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10/27/1997 08:00:00

Caltech Biologists Pin Down Chain of Reactions That Turn On the Duplication of DNA

PASADENA—Caltech biologists have pinpointed the sequence of reactions that triggers the duplication of DNA in cells.

In companion papers appearing in recent issues of the journals Science and Cell, Assistant Professor of Biology Raymond Deshaies and his colleagues describe the chain of events that lead to the copying of chromosomes in a baker's yeast cell. Baker's yeast is often used as a model for human cells, so the research could have future implications for technology aimed at controlling cell reproduction, such as cancer treatments.

"We've provided a bird's-eye view of how a cell switches on the machinery that copies DNA," says Deshaies. "These principles can now be translated into a better understanding of how human cells proliferate."

The group's research keys primarily on how cells copy and segregate their chromosomes during the process of duplicating one cell into two. The new papers are concerned with how cells enter the DNA synthesis phase, during which the chromosomes are copied.

A question that cell biologists have sought for years to answer is that of which precise chemical events set off these reactions. The cell cycle is fundamental to the growth and division of all cells, but the process is somehow ramped down once the organism reaches maturity.

The paper appearing in Science describes how DNA synthesis is turned on. In the preceding stage (known as G1), proteins named G1 cyclins trigger the destruction of an inhibitor that keeps DNA synthesis from beginning.

This inhibitor sequesters an enzyme referred to as S-CDK (for DNA synthesis-promoting cyclin-dependent kinase), thereby blocking its action. Once the S-CDK is released, it switches on DNA synthesis. The S-CDK is present before the copying of DNA begins, but the DNA copying is not turned on until the S-CDK is freed of its inhibitor. The Deshaies group has shown that several phosphates are attached to the S-CDK inhibitor. These phosphates act as a molecular Velcro, sticking the inhibitor to yet another set of proteins called SCF.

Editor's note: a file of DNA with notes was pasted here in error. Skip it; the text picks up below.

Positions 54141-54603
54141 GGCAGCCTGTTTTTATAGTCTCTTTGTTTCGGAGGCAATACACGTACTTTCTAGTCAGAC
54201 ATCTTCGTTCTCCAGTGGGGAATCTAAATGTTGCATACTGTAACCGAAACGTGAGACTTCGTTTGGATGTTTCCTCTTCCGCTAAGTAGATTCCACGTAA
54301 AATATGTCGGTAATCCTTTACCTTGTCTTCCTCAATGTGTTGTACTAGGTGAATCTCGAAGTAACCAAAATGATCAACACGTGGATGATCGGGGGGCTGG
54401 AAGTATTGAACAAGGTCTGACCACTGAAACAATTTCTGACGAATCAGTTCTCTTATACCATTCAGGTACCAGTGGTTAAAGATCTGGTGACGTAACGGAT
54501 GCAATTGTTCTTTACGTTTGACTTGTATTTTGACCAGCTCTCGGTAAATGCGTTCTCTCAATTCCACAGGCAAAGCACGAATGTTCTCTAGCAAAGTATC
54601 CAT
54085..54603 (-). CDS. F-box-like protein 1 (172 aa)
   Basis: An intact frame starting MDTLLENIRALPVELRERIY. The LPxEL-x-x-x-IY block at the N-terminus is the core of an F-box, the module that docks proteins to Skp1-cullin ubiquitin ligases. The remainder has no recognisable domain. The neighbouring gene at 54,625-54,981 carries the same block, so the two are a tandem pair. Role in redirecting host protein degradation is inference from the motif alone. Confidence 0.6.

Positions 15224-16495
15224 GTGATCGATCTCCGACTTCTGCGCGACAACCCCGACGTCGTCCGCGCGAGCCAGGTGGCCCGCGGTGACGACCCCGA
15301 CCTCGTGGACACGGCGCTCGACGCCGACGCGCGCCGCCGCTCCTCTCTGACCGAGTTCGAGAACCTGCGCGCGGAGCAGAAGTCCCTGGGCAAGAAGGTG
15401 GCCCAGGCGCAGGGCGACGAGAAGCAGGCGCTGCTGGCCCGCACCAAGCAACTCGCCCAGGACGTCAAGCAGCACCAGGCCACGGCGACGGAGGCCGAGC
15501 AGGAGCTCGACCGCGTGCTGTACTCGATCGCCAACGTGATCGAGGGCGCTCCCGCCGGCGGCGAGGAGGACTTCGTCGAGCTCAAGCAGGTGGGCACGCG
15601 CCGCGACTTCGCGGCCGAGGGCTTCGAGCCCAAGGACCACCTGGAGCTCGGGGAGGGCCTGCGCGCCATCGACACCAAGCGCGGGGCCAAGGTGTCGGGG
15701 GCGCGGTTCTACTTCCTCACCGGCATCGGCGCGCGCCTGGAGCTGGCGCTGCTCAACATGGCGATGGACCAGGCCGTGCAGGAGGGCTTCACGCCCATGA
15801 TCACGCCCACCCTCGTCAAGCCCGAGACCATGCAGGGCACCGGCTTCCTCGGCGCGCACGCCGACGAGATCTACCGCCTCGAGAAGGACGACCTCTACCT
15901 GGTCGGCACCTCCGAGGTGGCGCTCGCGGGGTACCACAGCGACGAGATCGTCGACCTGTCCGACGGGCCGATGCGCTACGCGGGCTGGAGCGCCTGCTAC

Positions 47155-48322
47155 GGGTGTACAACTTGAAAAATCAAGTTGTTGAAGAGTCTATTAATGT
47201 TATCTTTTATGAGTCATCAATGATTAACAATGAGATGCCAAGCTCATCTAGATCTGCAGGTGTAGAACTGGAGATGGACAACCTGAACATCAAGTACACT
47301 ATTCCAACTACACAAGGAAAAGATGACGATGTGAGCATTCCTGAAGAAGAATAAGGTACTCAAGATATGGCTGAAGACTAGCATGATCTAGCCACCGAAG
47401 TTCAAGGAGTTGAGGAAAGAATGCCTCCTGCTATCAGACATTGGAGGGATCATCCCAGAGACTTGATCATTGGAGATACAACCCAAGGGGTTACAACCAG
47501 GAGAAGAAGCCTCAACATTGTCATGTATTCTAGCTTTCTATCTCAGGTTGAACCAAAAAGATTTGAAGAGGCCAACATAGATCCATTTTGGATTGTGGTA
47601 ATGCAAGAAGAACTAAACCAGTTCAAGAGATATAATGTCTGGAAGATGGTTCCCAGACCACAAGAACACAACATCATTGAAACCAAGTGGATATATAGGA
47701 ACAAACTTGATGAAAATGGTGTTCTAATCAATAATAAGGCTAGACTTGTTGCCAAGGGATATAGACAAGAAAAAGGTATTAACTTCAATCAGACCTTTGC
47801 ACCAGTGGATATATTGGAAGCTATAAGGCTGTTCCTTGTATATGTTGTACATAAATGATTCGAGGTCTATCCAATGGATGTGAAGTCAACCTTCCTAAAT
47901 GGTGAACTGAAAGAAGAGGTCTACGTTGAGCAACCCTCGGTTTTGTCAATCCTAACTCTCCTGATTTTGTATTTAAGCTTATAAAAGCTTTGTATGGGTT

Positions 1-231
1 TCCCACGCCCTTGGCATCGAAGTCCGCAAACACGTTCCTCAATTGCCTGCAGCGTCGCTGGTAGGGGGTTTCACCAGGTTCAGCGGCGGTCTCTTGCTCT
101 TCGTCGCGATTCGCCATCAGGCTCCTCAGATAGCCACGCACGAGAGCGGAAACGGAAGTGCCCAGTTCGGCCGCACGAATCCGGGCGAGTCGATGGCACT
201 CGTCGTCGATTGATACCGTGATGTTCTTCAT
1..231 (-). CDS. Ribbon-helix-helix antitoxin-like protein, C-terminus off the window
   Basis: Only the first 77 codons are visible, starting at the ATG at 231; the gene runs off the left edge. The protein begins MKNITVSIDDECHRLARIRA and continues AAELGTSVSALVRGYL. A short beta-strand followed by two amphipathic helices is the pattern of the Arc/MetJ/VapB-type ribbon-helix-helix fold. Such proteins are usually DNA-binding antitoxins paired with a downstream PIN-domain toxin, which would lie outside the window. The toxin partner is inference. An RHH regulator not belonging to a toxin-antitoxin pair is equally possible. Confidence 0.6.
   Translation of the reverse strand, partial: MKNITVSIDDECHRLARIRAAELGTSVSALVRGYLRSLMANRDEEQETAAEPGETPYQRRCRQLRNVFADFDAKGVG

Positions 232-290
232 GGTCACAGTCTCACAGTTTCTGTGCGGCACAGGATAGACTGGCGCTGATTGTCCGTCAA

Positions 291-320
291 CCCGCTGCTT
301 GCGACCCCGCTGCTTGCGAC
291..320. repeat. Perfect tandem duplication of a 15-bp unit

The Cell paper essentially picks up on the description of the cell cycle at this point. The SCF, which acts like a molecular "hit man," promotes the attachment of another protein, ubiquitin. Ubiquitin in turn attracts the cellular garbage pail, proteasome. The inhibitor is disposed of in the proteasome, thereby freeing the S-CDK, which goes on to stimulate DNA duplication.

The process described above is quite complicated even in this condensed form, and actually is considerably more complicated in its technical details. But the detailed description that Deshaies and his colleagues have achieved is important fundamental science that could have technological implications in the future, Deshaies says.

"This traces the ignition of DNA synthesis down to a relatively small set of proteins," he says. "Any time you figure out how a part of the cell division machinery works, you can start thinking about devising new strategies to turn it on and off."

It is a precise turning on and off of DNA replication, many researchers think, that will someday be the key to better and more specific cancer-fighting drugs. Because a tumor is a group of cells that literally never stops the cell duplication cycle, a greater understanding of the cycle itself is almost certain to be a factor in further medical advances in cancer treatment.

"It could be five to 10 years, but this work could point the way to new cancer-fighting drugs," Deshaies says. "It is much easier to begin a rational approach to developing new treatments for cancer if you are armed with fundamental insights into how the cellular machinery works."

The other authors on the paper in the October 17 issue of Cell are R. M. Renny Feldman, a Caltech graduate student in biology; Craig C. Correll, a Caltech postdoctoral scholar in biology; and Kenneth B. Kaplan, a postdoctoral researcher at MIT.

The other authors of the Science paper from the October 17 issue are Rati Verma, a senior research fellow at Caltech; Gregory Reynard, a Caltech technician; and R. S. Annan, M. J. Huddleston, and S. A. Carr, all of the Research Mass Spectrometry Laboratory at SmithKline Beecham Pharmaceuticals in King of Prussia, Pennsylvania.

Written by Robert Tindol